Warehouse/DC Operations: How to listen to a lift truck
September 01, 2013
Listening to the lift truck
Borrowing from the automotive industry, diagnostic ports and microprocessors began to creep into lift trucks within the last decade. Lift trucks are now primarily not governed by mechanical systems, but by electronic ones, with wires replacing levers. Sensors embedded throughout the lift truck can now collect data about every aspect of a lift truck’s operation, from lifting and lowering to idle time and average speed.
In an effort to make the most of this available data, the popularity of fleet management technology has grown as well, even if the results of such implementations have been mixed. The most common culprit of a failed implementation is the inability of the customer to effectively manage all the data the lift truck can produce.
“Data in a variety of platforms, many times not integrated, can be overwhelming to customers if left unattended,” says Mark Faiman, product manager, IC, AWP, and GSE products for Toyota Material Handling. “The customer might review reports periodically, but without a conclusion or direction little progress can be made toward improving a process or productivity.”
Thankfully, the technology on lift trucks allows data to be relayed directly to the dealer, who is increasingly called upon to manage that data on behalf of the customer. “When customers buy this technology, probably 80 percent of the time their expectation is that they will somehow get control over it themselves,” says Jonathan Dawley, president of Hyster Company distribution. “Then they find that they really don’t have the time to dig through all the data. The other 20 percent of the time, we are effective in explaining that our fleet management expertise can help them focus on their core competencies.”
For instance, a lift truck can report a fault code to a service technician who can repair the problem before the customer or operator knows something is wrong. An overheated lift truck might need $20 brushes and one hour of labor. But in the interest of productivity, an operator might turn the lift truck off, reset the fault code, and get back to work.
“They’ll keep doing that until the equipment fails,” says Scott Craver, product manager of business and information solutions for The Raymond Corporation. “That customer is now looking at a blown $700 motor and a much lengthier downtime.”
Reading between the aisles
The assortment of sensors on a lift truck is good for tracking what lift trucks do best, which is pick things up and put them down. But the data they collect also paint a picture of processes and pinch points throughout a facility.
“By far, the biggest trend we see is creating business intelligence using the lift truck almost as a sensor in the warehouse,” says Lew Manci, director of product development for Crown Equipment. “It has to do with the fact that the WMS can see what happens at each bar code scan, but it can’t see what happens between them.The lift truck now has the capability to collect that information and provide it to management.”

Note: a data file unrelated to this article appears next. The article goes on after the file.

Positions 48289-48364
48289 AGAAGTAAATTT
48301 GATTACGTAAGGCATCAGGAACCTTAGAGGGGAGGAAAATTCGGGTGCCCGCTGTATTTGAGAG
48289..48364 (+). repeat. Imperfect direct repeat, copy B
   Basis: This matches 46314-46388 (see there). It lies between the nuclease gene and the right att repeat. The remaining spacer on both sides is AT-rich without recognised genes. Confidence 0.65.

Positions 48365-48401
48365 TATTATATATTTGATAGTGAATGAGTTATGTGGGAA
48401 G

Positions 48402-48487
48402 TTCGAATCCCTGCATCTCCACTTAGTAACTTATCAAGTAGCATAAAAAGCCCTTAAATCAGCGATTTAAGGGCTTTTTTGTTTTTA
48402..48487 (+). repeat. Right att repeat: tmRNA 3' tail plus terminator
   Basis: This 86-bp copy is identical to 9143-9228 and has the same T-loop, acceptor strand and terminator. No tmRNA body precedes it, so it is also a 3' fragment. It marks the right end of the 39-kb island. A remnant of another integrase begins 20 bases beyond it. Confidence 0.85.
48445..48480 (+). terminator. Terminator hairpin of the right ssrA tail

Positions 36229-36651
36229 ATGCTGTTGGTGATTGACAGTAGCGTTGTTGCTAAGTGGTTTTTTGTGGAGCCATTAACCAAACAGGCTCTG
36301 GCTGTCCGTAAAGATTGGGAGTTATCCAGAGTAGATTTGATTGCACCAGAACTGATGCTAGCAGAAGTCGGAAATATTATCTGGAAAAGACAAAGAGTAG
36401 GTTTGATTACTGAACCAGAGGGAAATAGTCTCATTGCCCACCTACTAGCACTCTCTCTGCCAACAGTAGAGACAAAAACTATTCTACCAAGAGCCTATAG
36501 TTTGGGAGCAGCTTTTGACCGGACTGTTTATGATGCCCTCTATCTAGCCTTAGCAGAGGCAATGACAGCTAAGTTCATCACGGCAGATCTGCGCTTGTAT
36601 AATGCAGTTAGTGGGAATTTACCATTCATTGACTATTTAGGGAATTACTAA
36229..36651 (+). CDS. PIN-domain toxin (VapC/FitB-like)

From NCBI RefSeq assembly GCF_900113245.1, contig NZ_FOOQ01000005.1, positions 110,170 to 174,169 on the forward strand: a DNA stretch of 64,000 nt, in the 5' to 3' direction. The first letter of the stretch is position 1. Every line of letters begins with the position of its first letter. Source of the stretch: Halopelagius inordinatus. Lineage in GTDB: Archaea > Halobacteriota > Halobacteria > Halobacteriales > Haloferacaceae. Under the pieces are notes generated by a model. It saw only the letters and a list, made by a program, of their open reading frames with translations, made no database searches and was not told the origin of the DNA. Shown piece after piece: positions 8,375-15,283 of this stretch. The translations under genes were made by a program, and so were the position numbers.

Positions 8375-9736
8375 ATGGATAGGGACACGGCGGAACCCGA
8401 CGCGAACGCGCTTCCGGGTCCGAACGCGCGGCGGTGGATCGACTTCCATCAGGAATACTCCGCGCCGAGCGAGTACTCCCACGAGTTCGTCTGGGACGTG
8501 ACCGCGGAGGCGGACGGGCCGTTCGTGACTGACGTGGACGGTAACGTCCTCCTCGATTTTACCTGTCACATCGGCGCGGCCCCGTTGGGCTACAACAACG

Managers can now identify high traffic points and look at how the facility layout might change to make traffic run more smoothly. And while impact monitors will tell a manager when a collision has occurred, says Craver, a deeper look into the data might reveal that the operator is not entirely to blame for each impact. Damage could also be caused by variances in the dock level or cracks in the floor that can ruin wheels and tires, resulting in big costs.
According to Craver, one customer used this technology to detect that a particular operator tended to have a lot of impacts around 10 a.m. every morning. Someone else had been unloading trucks and putting some heavy materials in the operator’s way. While navigating the containers, he would often collide with them. “We adjusted the facility layout, creating a path that improved that operator’s speed and productivity while eliminating that damage,” says Craver. “Some managers might just write him up. Others will look into the data for a huge return on investment.”
Beyond picking things up and putting them down
Even the most rudimentary modern lift trucks come with standard diagnostic ports and microprocessors. “The difference between lift trucks of today versus 10 years ago is that they have a brain,” says Bill Pfleger, president of Yale Distribution for Yale Materials Handling Corporation.
But while the electronics embedded throughout the lift truck are great for sending data out, they also allow commands to be sent in. The operator’s controls no longer rely solely on levers and hydraulics, but pass through the central brain of the lift truck. This allows a variety of technologies to directly control various functions of the equipment.
For instance, when integrated with the facility’s WMS, an onboard computer can direct an operator to a pick location. Once the operator reaches the location, whether 100 inches or 400 inches high, he or she can simply press a button on the computer screen to send the forks up at the fastest possible speed before they stop precisely in front of the pallet opening.